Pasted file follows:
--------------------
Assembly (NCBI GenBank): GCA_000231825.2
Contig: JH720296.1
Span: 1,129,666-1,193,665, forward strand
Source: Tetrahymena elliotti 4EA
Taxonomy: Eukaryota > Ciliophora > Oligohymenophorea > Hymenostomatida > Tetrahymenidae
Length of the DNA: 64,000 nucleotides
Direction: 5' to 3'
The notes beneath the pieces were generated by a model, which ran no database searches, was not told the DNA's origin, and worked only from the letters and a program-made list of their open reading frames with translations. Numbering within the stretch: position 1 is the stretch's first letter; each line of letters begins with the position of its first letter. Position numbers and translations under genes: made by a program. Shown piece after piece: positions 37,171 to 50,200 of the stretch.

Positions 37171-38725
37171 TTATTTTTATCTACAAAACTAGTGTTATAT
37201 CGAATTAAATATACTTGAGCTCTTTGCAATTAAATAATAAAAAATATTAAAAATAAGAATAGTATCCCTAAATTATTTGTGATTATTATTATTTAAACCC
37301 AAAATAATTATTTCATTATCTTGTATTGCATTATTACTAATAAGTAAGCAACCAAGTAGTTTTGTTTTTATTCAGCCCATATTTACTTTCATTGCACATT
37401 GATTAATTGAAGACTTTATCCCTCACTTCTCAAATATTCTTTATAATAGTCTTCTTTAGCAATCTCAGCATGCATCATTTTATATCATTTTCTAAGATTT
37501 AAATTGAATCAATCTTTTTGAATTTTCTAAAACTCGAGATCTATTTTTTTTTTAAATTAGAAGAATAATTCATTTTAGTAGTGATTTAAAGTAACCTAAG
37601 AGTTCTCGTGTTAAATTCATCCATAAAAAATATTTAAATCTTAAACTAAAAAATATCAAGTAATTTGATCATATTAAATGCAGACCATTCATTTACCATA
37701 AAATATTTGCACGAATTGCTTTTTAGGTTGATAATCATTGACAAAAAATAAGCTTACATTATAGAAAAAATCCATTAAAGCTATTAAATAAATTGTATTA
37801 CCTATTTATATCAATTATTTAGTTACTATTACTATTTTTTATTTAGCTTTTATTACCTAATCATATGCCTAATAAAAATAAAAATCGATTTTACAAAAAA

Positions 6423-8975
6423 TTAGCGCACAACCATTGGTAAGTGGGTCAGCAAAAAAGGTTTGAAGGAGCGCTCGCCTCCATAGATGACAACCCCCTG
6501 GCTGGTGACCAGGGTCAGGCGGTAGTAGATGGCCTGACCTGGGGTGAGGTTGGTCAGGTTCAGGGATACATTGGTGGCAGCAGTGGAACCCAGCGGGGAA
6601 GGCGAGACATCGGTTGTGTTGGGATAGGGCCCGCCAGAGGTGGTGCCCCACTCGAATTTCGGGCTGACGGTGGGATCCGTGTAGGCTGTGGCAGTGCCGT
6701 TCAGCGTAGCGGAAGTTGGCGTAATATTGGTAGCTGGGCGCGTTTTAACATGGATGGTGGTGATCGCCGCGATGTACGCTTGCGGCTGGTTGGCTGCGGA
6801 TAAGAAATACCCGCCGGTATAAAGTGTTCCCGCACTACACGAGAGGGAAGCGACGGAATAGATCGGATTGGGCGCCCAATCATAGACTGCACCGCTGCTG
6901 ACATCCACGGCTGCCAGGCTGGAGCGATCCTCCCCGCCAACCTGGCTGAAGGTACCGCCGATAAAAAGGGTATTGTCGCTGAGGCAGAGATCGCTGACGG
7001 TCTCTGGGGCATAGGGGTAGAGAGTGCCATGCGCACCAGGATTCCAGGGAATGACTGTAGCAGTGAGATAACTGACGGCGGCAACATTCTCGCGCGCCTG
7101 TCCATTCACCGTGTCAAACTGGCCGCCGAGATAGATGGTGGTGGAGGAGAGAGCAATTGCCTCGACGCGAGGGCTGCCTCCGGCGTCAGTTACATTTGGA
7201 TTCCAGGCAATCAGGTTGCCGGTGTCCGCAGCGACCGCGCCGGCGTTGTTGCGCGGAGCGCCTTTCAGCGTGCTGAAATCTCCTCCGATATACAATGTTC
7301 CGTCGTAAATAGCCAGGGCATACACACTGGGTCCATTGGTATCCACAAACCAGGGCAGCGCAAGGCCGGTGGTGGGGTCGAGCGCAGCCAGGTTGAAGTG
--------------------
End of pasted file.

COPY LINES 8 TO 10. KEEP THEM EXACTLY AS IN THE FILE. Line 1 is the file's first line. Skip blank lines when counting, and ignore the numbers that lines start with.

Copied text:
The notes beneath the pieces were generated by a model, which ran no database searches, was not told the DNA's origin, and worked only from the letters and a program-made list of their open reading frames with translations. Numbering within the stretch: position 1 is the stretch's first letter; each line of letters begins with the position of its first letter. Position numbers and translations under genes: made by a program. Shown piece after piece: positions 37,171 to 50,200 of the stretch.

Positions 37171-38725
37171 TTATTTTTATCTACAAAACTAGTGTTATAT